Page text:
Time operates differently within the walls of an art museum. Pablo Picasso paintings made in the early 20th century hang just steps away from Alexander Calder sculptures made 30 years later, or Robert Rauschenberg collages made 30 years after that.
Moving through the sundry displays of time and space it’s easy to feel that, within the museum space, time has stopped.
But, in reality, time stretches on, even in museums. Proof? The 86-year-old Museum of Modern Art just released an extensive digital archive featuring 33,000 images that chronicle the museum’s long exhibition history, from 1929 to today. Installation shots, exhibition checklists, press releases, and catalogs trace the history of the iconic modern art museum from its inception ― and how its inner walls have changed.
The archive begins with MoMA’s very first exhibition, “Cézanne, Gauguin, Seurat, Van Gogh.” It then spans 3,500 subsequent shows including 1932’s “Modern Architecture,” 1936’s “Cubism and Abstract Art,” 1939’s “Bauhaus 1919–1928,” and 1970’s “Information.”
Photographs and materials related to each exhibition are available for free in the public domain, where they can be sorted and analyzed. Users can determine, for example, how many exhibitions good ole Paul Klee has been in throughout the years, or surf through all shows curated by Kynaston McShine.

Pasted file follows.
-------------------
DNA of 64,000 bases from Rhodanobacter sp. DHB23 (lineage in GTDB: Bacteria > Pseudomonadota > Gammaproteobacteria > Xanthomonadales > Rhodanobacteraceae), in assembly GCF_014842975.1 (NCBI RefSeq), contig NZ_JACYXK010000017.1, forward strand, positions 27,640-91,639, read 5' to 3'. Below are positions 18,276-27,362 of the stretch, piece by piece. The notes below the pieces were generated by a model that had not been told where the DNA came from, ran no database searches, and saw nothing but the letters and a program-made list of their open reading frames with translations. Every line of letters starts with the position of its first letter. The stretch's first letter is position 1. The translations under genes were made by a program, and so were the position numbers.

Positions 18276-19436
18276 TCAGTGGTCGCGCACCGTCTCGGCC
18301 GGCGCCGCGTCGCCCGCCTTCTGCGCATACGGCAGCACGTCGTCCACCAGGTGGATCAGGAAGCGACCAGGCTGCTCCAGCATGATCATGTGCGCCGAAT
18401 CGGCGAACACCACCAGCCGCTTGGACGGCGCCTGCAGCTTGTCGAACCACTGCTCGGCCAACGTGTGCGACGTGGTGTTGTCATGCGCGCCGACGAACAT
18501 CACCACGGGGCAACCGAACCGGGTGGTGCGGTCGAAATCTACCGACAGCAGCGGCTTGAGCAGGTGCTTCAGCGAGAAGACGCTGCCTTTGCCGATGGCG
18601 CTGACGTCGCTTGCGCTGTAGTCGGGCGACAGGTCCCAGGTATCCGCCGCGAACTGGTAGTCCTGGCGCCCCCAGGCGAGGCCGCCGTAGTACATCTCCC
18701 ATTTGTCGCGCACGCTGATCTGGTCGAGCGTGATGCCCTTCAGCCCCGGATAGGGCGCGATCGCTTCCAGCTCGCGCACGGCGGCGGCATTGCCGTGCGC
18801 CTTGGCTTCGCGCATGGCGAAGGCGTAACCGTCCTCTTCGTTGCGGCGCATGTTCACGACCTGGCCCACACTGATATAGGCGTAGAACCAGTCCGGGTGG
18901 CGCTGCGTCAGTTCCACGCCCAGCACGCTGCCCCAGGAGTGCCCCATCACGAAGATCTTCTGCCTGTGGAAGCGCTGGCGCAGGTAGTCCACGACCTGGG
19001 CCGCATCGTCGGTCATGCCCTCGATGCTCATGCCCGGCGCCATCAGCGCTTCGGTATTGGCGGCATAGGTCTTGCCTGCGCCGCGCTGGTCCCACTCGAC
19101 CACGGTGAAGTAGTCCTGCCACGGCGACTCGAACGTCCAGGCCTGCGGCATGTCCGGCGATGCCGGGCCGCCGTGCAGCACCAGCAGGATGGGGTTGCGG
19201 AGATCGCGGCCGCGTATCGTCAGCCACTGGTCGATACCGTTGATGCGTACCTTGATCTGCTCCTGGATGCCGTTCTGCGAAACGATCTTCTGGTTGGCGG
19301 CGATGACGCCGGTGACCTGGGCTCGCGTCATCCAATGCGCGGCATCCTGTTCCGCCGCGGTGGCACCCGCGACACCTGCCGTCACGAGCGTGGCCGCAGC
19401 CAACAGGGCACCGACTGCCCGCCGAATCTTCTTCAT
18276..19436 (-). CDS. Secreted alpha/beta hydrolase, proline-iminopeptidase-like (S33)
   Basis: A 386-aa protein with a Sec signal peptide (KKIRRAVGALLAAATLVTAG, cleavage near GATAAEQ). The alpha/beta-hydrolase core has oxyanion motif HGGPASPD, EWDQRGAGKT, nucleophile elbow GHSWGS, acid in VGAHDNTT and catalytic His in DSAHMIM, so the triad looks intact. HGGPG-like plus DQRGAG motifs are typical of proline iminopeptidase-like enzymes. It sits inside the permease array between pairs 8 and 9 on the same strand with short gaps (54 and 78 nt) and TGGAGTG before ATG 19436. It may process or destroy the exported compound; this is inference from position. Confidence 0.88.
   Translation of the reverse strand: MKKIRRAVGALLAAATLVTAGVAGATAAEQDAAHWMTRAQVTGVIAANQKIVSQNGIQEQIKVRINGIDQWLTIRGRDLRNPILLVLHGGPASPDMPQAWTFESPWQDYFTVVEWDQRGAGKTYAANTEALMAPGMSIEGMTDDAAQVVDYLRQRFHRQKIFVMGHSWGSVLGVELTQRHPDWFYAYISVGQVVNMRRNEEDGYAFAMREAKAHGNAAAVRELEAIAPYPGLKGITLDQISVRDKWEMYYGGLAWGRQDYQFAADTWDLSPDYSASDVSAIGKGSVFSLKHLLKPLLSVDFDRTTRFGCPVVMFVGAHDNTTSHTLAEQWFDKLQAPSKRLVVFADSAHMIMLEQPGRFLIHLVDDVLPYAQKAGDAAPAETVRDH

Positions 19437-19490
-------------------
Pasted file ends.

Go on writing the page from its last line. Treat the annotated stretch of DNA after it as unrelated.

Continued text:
The archive also features photos of magic moments throughout MoMA history ― mostly, when famous people or artists fell under the spell of one of the museum’s works.
In one 1957 photograph, Audrey Hepburn admires Picasso’s “Garçon à la Pipe,” while in another, Mies van der Rohe chats with architect Philip Johnson at his 1947 exhibition opening. The photographs, available to historians, students, artists, and museum nerds of all types, map out the changing image of modernity as it evolved over the course of the 20th and 21st centuries.
The exhibition history project was initiated and overseen by Michelle Elligott, the MoMA’s chief of archives, and Fiona Romeo, director of digital content and strategy. They’ve realized the vision over the course of the past two and a half years.
“The project was conceived as a living archive rather than a one-off Web publication,” Romeo said in a statement. “It will be continually updated, with new and forthcoming exhibitions appearing in the history as soon as they’re added to the calendar on MoMA’s website. Additional primary documents will be added as they’re processed.”
Ready to visit all the sanctified MoMA shows that closed before you were born? Just head to MoMA’s Exhibition History and dive on in. Meet you at the Bauhaus show!